How are humans' subjective judgments of contingencies related to objective contingencies?
Work in social psychology and human contingency learning predicts that the greater
the frequency of desired outcomes, the greater people's judgments of contingency will
be. Second, the learned helplessness theory of depression provides both a strong and
a weak prediction concerning the linkage between subjective and objective contingencies.
According to the strong prediction, depressed individuals should underestimate the
degree of contingency between their responses and outcomes relative to the objective
degree of contingency. According to the weak prediction, depressed individuals merely
should judge that there is a smaller degree of contingency between their responses
and outcomes than nondepressed individuals should. In addition, the present investigation
deduced a new strong prediction from the helplessness theory: Nondepressed individuals
should overestimate the degree of contingency between their responses and outcomes
relative to the objective degree of contingency. In the experiments, depressed and
nondepressed students were present with one of a series of problems varying in the
actual degree of contingency. In each problem, subjects estimated the degree of contingency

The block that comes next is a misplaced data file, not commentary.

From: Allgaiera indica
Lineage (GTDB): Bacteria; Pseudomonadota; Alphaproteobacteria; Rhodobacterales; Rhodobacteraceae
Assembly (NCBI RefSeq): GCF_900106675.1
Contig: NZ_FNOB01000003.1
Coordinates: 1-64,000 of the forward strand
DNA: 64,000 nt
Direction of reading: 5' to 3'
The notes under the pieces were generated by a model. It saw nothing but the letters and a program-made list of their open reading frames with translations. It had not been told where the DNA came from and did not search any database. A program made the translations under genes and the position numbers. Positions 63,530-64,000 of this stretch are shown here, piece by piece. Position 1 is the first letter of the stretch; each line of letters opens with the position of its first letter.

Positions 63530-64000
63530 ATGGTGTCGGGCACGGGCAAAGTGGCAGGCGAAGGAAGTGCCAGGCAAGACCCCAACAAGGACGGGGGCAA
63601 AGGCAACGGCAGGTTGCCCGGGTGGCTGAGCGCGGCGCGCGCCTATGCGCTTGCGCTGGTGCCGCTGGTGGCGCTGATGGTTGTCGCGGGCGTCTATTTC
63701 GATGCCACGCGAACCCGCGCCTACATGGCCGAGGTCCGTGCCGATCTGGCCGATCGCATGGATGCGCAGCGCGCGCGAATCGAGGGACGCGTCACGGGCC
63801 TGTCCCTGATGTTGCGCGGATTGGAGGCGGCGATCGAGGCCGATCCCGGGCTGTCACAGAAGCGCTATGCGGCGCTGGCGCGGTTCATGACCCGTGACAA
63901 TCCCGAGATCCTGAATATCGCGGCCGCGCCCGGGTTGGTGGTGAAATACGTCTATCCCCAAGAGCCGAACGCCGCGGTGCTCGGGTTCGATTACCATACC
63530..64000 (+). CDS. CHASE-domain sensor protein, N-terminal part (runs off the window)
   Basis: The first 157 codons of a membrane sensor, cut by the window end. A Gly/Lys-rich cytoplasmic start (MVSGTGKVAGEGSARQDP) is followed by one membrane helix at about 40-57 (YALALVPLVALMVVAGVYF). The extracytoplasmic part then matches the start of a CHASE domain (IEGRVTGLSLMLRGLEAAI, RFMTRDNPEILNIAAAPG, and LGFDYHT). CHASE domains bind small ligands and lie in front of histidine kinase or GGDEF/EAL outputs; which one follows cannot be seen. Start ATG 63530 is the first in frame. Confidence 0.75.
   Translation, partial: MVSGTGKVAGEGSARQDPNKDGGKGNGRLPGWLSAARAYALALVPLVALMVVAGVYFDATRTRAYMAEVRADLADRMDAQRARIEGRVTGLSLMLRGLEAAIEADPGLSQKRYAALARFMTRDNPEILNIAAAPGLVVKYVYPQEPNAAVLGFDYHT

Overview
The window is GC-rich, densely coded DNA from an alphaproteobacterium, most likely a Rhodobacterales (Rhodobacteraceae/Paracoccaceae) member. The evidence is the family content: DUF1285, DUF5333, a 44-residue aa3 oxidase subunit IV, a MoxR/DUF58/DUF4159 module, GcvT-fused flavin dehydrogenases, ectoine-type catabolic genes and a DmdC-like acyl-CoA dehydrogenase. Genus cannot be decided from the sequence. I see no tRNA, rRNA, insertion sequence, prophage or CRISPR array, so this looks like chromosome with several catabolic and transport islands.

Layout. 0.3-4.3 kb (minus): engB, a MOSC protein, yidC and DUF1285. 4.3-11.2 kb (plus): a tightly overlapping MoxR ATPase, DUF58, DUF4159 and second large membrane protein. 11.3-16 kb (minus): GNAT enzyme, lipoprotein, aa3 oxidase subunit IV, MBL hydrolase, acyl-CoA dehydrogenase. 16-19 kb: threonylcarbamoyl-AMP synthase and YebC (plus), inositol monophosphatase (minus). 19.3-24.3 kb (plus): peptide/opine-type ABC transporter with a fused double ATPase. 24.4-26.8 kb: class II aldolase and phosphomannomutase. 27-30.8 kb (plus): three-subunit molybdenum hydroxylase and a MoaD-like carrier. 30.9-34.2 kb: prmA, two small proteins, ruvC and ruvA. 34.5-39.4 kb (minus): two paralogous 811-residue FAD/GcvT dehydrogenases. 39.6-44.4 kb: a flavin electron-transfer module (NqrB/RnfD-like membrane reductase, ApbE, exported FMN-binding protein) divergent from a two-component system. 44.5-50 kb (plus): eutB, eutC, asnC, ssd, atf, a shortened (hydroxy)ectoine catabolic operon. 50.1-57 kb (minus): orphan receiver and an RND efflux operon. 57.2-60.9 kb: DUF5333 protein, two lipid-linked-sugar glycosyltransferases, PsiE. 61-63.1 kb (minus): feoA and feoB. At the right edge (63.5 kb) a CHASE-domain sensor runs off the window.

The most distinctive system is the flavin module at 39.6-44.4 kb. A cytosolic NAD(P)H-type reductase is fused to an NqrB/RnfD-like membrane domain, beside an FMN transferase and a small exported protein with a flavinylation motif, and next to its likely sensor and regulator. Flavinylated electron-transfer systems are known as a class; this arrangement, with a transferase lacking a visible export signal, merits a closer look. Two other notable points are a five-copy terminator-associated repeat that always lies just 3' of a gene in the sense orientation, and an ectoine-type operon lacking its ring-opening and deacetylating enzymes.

between their responses (pressing or not pressing a button) and an environmental outcome
(onset of a green light). Performance on a behavioral task and estimates of the conditional
probability of green light onset associated with the two response alternatives provided
additional measures for assessing beliefs about contingencies. Depressed students'
judgments of contingency were surprisingly accurate in all four experiments. Nondepressed
students, on the other hand, overestimated the degree of contingency between their
responses and outcomes when noncontingent outcomes were frequent and/or desired and
underestimated the degree of contingency when contingent outcomes were undesired.
Thus, predictions derived from social psychology concerning the linkage between subjective
and objective contingencies were confirmed for nondepressed students but not for depressed
students. Further, the predictions of helplessness theory received, at best, minimal
support. The learned helplessness and self-serving motivational bias hypotheses are
evaluated as explanations of the results. In addition, parallels are drawn between
the present results and phenomena in cognitive psychology, social psychology, and
animal learning. Finally, implications for cognitive illusions in normal people, appetitive
helplessness, judgment of contingency between stimuli, and learning theory are discussed.